Posted By: Vivek Gharote

June 18, 2016
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Overview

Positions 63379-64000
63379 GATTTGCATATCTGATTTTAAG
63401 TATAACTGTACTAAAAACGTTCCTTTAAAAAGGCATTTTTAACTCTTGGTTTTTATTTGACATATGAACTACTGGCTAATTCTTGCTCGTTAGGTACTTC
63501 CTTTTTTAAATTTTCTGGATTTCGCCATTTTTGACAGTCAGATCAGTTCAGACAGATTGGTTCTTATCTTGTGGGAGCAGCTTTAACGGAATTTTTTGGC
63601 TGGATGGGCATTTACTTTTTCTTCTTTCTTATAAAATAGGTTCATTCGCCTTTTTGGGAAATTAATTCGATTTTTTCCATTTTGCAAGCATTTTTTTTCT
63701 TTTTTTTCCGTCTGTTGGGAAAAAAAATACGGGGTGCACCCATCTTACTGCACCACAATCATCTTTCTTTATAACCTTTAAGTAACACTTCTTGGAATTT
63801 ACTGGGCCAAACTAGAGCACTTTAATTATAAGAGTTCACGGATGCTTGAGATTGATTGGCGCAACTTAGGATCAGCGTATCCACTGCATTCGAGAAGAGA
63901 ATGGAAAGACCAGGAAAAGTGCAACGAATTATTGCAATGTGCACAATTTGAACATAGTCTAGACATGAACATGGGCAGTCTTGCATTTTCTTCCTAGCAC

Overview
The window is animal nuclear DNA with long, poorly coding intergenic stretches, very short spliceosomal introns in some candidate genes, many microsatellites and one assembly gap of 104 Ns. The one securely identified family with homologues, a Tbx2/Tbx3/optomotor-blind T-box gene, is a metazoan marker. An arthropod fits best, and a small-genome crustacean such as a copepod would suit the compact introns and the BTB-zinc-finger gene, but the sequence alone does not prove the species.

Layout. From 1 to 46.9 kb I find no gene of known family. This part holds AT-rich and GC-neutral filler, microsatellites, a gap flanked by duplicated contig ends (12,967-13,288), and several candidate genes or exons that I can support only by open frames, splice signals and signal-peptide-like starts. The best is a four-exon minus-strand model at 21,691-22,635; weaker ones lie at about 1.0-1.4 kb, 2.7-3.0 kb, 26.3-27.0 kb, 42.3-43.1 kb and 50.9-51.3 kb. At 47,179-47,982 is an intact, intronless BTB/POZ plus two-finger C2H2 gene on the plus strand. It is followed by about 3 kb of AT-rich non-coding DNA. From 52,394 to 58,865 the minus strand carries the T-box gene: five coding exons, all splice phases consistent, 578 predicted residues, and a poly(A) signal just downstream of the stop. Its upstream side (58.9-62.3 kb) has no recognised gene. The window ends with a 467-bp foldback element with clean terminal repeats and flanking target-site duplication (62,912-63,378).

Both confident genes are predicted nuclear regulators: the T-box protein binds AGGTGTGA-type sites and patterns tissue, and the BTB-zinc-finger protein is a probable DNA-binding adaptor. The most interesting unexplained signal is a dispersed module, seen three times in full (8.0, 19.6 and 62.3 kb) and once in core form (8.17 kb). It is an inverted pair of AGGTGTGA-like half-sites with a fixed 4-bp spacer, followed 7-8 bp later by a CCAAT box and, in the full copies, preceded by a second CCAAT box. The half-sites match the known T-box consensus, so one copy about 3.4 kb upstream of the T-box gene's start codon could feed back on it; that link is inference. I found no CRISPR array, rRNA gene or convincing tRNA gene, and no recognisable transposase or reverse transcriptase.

The primary requisite of a circulation system design is to ensure that nucleate boiling is maintained for all anticipated operating conditions. An usual design criteria is the acceptable percent steam by volume (SBV) or the corresponding percent steam by weight (SBW), throughout the fluid flow path. The inverse of SBW is the circulation number, which is the ratio of the quantity of mixture flowing through the circuit to the quantity of steam produced in the circuit. At low pressures circulation is not a critical problem; but at pressures above 80 atm this attains significant importance. The permissible limit of SBV or SBW is a function of many variables including pressure, heat flux and mass velocity. For each pressure and heat flux, there is a maximum permissible quality which is dependent on mass velocity. At constant heat flux and mass velocity, the DNB occurs at a lower percentage of steam by volume as pressure increases. High pressure designs require a detailed analysis of the probable distribution of heat fluxes, throughout the furnace during operation. These fluxes are a function of heat input burner which affect the quality to ensure that the final circulatory arrangement will have an location, type of fuel fired etc. It therefore becomes a necessity to investigate all the factors percent steam by weight not only on the top of the riser circuit, but also incrementally along its length. Minimum acceptable internal velocity, which is an interdependent variable with quality and heat flux distribution is also an important criterion. Low velocities in sloping tubes may lead to steam blanketing, and eventual failure. Solid deposition may occur at low velocities, leading to subsequent overheating and failure. Low velocities in sloping tubes may lead to steam blanketing, and eventual failure. Solid deposition may occur at low velocities, leading to subsequent overheating and failure. Design of Circulation Piping: A high shock loss at entrance to the circulating piping at boiler drum is to be avoided when water entering the piping is at saturation temperature. Under these conditions, the entrance loss will reduce the pressure below the vapour pressure of water and a definite portion of the water will immediately flash into steam. This steam will condense again, when the increased pressure due to change in elevation equals the sum of pressure losses due to shock at entrance and friction loss. Condensation of steam bubbles at lower elevation may take place with a sudden collapse having all the characteristics of an explosion thus producing water hammer pressure of great intensity in the piping. Tubes should have an entrance velocity of not greater than 3m/sec and should have a vertical drop of not less than 1 m before turning in a horizontal plane or connecting to a header. The piping sizes must be selected so that with the desired rate of flow, the friction and shock losses in the downcomers when subtracted from the hydrostatic head will provide an available head equal to friction and hydrostatic head in the heated tubes and risers. The piping size therefore is fixed by the physical arrangement and the desired circulation ratio.

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